Photo by Thomas Monias.
Members of the Opaskwayak Cree Nation, the Misipawistik Cree Nation and Métis from Grand Rapids have blockaded the junction of Highway 6 and Highway 39 in northern Manitoba stopping trucks en route to the construction site of Manitoba Hydro’s Keeyask hydroelectric dam project.
CBC News reports, “The protesters are allowing cars, trucks and bus traffic through, but they claim to have turned back semi-trailers and equipment that were en route to the construction site of Manitoba Hydro’s Keeyask Generating Station near Gillam, Man., a further 500 kilometres north.”
They are demanding that Manitoba Hydro respect their Indigenous and treaty rights, and against the Grand Rapids hydro generating station that was built in 1960.
The article explains, “The dam, which was built on the Saskatchewan River, required thousands of kilometres of land to be flooded — much of it trapping and fishing grounds used by First Nations, including people from Opaskwayak Cree Nation. …Because of that, some people lost their livelihoods altogether, they say. Several of the First Nations and Métis people affected by the dam have already negotiated settlements with the province and Manitoba Hydro. But for the past nine years, trapping and fishing groups from the Opaskwayak Cree Nation have been trying negotiate their own compensation. Those talks broke down around two weeks ago.”
In May 2014, the Winnipeg Free Press reported that electricity generated by the Keeyask dam could be used to power pumping stations for the proposed Energy East pipeline. The Keeyask dam would be located about 725 km northeast of Winnipeg, where Gull Lake flows into Stevens Lake, and would flood approximately 46 square kilometers of boreal taiga lands.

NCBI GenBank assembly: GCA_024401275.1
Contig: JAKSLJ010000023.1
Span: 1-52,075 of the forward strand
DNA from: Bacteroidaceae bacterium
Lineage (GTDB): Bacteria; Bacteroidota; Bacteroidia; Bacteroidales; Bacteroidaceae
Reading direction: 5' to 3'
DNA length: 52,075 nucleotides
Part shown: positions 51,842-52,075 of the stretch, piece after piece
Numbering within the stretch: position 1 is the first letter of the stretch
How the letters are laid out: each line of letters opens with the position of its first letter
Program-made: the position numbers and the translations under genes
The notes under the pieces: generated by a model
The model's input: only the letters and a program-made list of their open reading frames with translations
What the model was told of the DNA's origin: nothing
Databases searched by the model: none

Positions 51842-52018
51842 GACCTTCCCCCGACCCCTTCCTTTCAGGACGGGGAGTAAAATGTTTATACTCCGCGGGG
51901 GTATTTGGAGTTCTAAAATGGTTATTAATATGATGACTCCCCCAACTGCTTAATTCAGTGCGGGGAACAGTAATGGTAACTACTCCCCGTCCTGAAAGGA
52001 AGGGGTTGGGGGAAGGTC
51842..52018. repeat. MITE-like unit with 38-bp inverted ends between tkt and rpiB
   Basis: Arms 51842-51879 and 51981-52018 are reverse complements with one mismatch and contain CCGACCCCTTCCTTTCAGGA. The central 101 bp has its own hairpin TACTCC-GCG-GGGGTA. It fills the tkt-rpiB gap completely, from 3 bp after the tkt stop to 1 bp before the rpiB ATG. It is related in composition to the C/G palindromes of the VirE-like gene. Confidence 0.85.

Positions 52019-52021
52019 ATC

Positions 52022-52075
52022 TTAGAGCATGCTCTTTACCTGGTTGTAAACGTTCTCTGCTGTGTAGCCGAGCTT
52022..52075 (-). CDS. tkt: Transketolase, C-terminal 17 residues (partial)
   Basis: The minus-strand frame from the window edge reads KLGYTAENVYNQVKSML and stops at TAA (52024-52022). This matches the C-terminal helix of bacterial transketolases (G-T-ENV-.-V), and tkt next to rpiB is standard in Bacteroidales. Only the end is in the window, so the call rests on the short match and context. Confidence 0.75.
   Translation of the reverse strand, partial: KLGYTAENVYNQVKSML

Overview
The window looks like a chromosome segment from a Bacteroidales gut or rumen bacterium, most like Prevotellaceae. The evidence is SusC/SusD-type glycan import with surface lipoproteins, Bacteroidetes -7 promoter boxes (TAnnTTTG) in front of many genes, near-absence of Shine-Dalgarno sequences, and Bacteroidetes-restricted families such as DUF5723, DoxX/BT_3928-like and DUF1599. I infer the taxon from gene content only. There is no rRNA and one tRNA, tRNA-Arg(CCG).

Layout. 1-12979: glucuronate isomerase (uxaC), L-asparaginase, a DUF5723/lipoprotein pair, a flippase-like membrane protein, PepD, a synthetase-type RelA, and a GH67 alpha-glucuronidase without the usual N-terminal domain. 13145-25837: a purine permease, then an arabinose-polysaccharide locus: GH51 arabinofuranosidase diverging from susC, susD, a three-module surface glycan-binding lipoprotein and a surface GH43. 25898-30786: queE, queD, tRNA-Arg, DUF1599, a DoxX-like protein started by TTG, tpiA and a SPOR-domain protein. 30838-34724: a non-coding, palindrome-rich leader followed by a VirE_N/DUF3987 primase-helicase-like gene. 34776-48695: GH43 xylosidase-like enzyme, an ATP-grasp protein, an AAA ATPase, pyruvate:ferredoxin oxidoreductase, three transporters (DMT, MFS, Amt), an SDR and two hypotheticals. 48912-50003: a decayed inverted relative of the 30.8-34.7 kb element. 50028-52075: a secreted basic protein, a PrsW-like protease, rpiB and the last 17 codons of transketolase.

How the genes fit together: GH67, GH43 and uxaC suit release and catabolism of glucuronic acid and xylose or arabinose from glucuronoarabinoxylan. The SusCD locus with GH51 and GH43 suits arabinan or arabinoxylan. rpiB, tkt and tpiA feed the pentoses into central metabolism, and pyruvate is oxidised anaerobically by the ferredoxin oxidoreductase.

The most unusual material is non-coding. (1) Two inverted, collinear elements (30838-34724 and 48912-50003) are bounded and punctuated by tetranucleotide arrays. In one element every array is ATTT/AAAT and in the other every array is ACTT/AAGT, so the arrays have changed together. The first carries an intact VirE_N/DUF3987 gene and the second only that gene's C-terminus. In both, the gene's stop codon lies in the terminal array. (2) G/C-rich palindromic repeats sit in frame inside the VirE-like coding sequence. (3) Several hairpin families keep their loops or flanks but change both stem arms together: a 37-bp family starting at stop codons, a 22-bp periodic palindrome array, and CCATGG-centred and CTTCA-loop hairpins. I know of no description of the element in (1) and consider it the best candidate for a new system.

In October 2014, the Council of Canadians Winnipeg chapter was present at a rally outside Manitoba Hydro to support the Pimicikamak First Nation occupation of the Jenpeg dam. That dam is located near the Cree community of Cross Lake, which is about 700 kilometres north of Winnipeg. Chief Catherine Merrick stated, “The project has turned a once bountiful and intimately known homeland into a dangerous and despoiled power corridor.” The rally demanded that “Hydro and governments honour their decades-old promises of environmental clean-up and fair treatment.”
In January 2015, the Sapotaweyak Cree Nation set up a blockade to stop Manitoba Hydro from clear-cutting a path 65 metres wide for 250 kilometres through their traditional hunting and gathering territory for the Bipole III transmission line, a 1,400 kilometre power-line from the Keeyask dam along the west side of Lake Winnipeg and then to the city of Winnipeg. The ancestral lands they want to protect includes burial grounds and spiritual sites. The transmission line would also infringe on the ancestral lands of Opaskwayak Cree Nation.
Council of Canadians chairperson Maude Barlow has written that Indigenous peoples have been disproportionately hurt by the construction of mega-dams and water diversion projects.
On September 8, Council of Canadians organizer Brigette DePape will be at the Bell Tower Gathering in Winnipeg to welcome a Treaty 8 Nations caravan protesting against the Site C dam now under construction in northern British Columbia. Prime Minister Justin Trudeau recently granted permits for construction of this dam to continue despite repeated protests and court challenges by First Nations. Site C would flood about 100 kilometres of river valley and submerge 78 First Nations heritage sites, including burial grounds and places of cultural and spiritual significance.